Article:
Article was originally published by lowerclassmagazine on August 8 2018
A german internationalist at the PKK. Interview with Heval Delia.
On his journey to Rojava LCM-reporter Bernd Machielski met the german internationalist
Delia, who joined the Kurdistan Worker’s Party, the PKK, one year ago. A talk about her
motivation and the Left in Germany.
One year ago today you joined the PKK. At that time: What was your
motivation to take this step?
I went to Rojava one year ago, participated in an education course there and decided
pretty quickly that I want to see more of the revolution. For me it wasn’t sufficient back
then to be in Rojava, bring in my knowledge and to simply learn. I wanted to know how
the party came about. The question did not let me go: „How was it possible for Rojava to
create the ground for a reorganization of society based on communal organisation and
I decided then, that I didn’t want to take the path only halfway. I did not want to continue
living in a bubble within the capitalist system. That did not fulfill me anymore. I went to
the mountains to change my life completely and to start all over again.
How was your time in the mountains? Where have you been, what have you
First Iwent to the mountains of Basur, South Kurdistan, the Medya defense areas, to
receive my training and education. Before I started my training, I first spent time in Gare
with the YJA-STAR, the guerilla women’s unit. There we built up our Manga and gained a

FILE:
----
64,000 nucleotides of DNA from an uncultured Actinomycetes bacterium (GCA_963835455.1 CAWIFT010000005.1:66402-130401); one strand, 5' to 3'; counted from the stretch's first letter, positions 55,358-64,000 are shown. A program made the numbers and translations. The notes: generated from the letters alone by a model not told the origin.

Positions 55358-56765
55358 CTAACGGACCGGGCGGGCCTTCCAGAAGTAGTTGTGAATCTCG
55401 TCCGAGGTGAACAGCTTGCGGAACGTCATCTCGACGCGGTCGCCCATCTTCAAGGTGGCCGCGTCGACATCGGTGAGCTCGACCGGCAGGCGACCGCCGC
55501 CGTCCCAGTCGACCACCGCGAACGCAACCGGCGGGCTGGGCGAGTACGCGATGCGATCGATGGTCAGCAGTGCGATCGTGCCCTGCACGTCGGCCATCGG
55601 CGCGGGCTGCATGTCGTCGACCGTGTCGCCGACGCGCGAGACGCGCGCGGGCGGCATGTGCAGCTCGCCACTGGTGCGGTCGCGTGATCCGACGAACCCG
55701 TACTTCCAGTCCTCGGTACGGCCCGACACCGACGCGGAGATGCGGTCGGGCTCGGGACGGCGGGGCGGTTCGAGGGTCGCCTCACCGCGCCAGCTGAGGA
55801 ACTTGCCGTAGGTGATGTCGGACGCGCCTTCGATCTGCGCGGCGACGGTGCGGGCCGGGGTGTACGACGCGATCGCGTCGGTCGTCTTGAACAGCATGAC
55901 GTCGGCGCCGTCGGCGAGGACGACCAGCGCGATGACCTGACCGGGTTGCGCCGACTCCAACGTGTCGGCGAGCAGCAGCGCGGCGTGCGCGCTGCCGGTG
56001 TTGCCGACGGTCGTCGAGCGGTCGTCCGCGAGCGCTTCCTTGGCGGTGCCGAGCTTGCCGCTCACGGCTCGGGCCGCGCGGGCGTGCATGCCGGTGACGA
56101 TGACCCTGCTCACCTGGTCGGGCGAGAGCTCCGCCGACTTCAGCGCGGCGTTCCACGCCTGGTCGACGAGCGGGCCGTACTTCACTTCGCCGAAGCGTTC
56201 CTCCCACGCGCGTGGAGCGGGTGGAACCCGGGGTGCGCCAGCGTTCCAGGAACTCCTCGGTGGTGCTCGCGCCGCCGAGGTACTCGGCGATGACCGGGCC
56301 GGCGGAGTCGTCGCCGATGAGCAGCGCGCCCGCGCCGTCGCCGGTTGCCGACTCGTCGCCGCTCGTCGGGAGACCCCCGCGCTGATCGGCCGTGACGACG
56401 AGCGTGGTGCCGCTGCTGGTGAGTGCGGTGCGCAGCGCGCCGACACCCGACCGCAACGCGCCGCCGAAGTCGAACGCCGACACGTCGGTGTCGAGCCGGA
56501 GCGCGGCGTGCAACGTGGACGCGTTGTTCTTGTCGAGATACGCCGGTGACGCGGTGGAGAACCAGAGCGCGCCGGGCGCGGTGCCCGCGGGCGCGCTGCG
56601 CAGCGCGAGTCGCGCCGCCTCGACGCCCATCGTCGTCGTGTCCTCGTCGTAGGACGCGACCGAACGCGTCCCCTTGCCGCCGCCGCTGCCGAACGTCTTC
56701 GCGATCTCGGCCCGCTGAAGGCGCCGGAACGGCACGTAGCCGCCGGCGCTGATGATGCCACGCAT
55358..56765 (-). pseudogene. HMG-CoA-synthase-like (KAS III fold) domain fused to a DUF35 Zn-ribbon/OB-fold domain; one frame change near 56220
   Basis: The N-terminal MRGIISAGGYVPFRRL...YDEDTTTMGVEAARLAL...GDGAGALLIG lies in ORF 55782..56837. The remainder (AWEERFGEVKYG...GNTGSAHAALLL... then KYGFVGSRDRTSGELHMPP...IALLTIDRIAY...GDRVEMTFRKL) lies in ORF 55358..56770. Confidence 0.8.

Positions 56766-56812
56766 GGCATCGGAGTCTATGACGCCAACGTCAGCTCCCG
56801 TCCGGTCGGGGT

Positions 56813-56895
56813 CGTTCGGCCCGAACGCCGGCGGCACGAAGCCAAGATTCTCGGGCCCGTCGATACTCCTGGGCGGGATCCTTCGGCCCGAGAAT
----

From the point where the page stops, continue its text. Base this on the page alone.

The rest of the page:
lot of practical experience – for example building shelters and depots, moving in the
mountains, logistics, behaviour and living in the nature and so on.
During this time there were many new arrivals to the PKK. The training is a first
introduction to the practice and ideology of the party, though not as profound as, for
example, educations in an academy. Ideology, living together, communal behaviour,
Rehevalti, communal living, military training and values of the party were covered in three
months. A central question of the training and education was how we interact with one
another. How can we built relationships that are not competitive or based on profit? How
do we create the basis for growing with everything we give?
In terms of language I often had problems because non of the friends could speak a
language that I had learned. I worked my way through with the few bits of Kurdish I knew
and my dictionary. That was an exciting time. But due to the lacking language skills I was
not able to take part in many ideological discussions. The PKK has a strong philosophical-
ideological policy as its foundation and especially if you join in new, it is important for
them to convey these to you. In order to learn Kurdish better, but also to learn even more
in general, I was sent to another unit, which had german speaking friends. I finally
completed my training there.
Could you tell us in more detail about the ideological education? What topics
and discussions influenced and impressed you?
What fascinated me most was the history of the PKK and the history of women’s
liberation. To understand why the question of women is not a side contradiction, but to
realize that the woman is the most oppressed nation, the most enslaved being. Only with
the liberation of women it will be possible to take decisive steps in the fight against